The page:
Tonsillectomy and adenoidectomy post operative nursing management

  • Introduction

    Aim

    Definition of Terms

    Assessment

    Management 

    Special Considerations

    Companion Documents

    Links

    Evidence Table

    Introduction

    Tonsillectomy is a surgical procedure commonly performed at The Royal Children’s Hospital, often with an adenoidectomy.
    Surgery is performed most commonly for children who have Obstructive Sleep Apnoea, Sleep Disordered Breathing and recurrent tonsillitis.

    Aim

    To provide nursing staff with a guideline for the postoperative management of children who undergo tonsillectomy +/- adenoidectomy so that care can be standardised across all inpatient units. 

    Definition of Terms 

    • Tonsillectomy: The surgical removal of the tonsils
    • Adenoidectomy: The surgical removal of the adenoids
    • Obstructive Sleep Apnoea: Complete or partial obstruction of the upper airway which presents as snoring with pauses in breathing while asleep. For most young children this is often from large tonsils and adenoids but can also be due to the relaxation of the tongue and airway muscles. 
    • T & A: Tonsillectomy and Adenoidectomy

    Assessment 

    • Routine Post Anaesthetic Observations are required for all patients post tonsillectomy. Please refer to Routine Post Anaesthetic Observation Guideline.
    • All children should have continuous oximetry when they are asleep. 
    • All children who stay overnight should be placed on a Nellcor™ downloadable oximeter overnight, an order should be placed in EMR for overnight oximetry. This report is downloaded and printed in the morning if the child has had desaturations or if the nurse was concerned about the patient’s breathing.
    • Regular pain assessments, please refer to the Pain Assessment and Measurement Guideline.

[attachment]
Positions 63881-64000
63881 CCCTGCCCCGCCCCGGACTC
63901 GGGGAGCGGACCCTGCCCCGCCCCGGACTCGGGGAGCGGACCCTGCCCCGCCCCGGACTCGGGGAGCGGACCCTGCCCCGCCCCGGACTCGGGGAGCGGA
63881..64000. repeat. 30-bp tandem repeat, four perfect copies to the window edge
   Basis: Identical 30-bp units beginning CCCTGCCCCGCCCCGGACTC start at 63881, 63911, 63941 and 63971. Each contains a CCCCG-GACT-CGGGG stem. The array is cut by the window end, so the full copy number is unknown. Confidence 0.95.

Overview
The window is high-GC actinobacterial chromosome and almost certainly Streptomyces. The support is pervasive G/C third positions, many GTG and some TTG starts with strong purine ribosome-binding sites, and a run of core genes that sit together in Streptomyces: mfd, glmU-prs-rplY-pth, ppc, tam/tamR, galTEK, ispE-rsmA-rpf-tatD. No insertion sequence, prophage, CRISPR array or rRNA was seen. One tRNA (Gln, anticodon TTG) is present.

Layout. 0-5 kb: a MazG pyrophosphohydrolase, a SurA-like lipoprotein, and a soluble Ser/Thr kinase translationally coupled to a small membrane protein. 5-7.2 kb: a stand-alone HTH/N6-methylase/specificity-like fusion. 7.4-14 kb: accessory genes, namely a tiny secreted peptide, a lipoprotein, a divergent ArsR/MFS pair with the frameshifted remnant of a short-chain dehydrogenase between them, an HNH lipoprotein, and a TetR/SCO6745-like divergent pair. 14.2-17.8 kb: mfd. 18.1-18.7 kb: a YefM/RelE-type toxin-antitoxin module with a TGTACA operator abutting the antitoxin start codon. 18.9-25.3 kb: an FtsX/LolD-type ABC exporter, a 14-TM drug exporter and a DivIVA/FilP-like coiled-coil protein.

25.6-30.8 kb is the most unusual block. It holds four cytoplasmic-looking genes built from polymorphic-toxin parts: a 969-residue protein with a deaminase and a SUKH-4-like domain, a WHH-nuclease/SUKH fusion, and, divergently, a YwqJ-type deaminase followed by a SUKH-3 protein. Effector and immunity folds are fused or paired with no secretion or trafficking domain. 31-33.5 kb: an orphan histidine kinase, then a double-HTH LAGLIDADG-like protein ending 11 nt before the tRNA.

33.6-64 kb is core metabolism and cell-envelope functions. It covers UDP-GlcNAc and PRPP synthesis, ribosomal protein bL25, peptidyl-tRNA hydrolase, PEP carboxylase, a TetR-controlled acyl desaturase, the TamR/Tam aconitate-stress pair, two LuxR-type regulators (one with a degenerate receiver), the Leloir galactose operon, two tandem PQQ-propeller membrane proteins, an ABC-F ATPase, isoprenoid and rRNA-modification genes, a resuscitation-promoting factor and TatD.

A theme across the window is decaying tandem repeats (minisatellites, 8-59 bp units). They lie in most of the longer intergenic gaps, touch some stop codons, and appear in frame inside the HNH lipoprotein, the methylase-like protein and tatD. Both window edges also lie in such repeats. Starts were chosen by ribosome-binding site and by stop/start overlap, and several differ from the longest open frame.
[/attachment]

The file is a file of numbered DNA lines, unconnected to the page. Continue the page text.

• All patients should continue on 4 hourly observations until discharge, for more information please refer to Nursing Assessment Guideline.

    Management 

    Early management 

    • The greatest risk of primary bleeding is within the first 6 hours; patients going home via day surgery should be observed for 6 hours prior to discharge.
    • Diet should be introduced as soon as possible, there are no restrictions on what children can eat however they may prefer a soft and cool diet.
    • Analgesia should be given strictly, including waking children overnight.

    Analgesia Regimen – RCH Specific

    Medication Name Type of Medication Frequency/ Special Instructions
    Parecoxib An intravenous selective COX-2 inhibitor STAT dose given intraoperatively.
    Celecoxib An oral COX-2 inhibitor The recommended dose at RCH for patient’s post T & A is 4mg/kg up to a maximum of 200mg BD, given regularly for 7 days. To be commenced day 1 post operatively.
    Paracetamol Simple Analgesic Given strictly every 6 hours including overnight for the first few post-operative nights, and regularly for 7 days.
    Tramadol Synthetic opioid like analgesic for moderate to severe pain Given only for breakthrough pain relief and is the preferred opioid.
    Oxycodone Narcotic analgesic for severe pain

    Caution should be taken with children who have OSA.

    Please note that Tramadol is the preferred opioid in this patient group.

    • RCH does not recommend the prescription of tramadol drops, instead tramadol capsules are ordered and nursing staff are to disperse in water and give the recommended dosage.
    • At RCH our surgeons recommend that in order to reduce the risks from post-tonsillectomy bleeding, ibuprofen should not be administered. 

    Ongoing management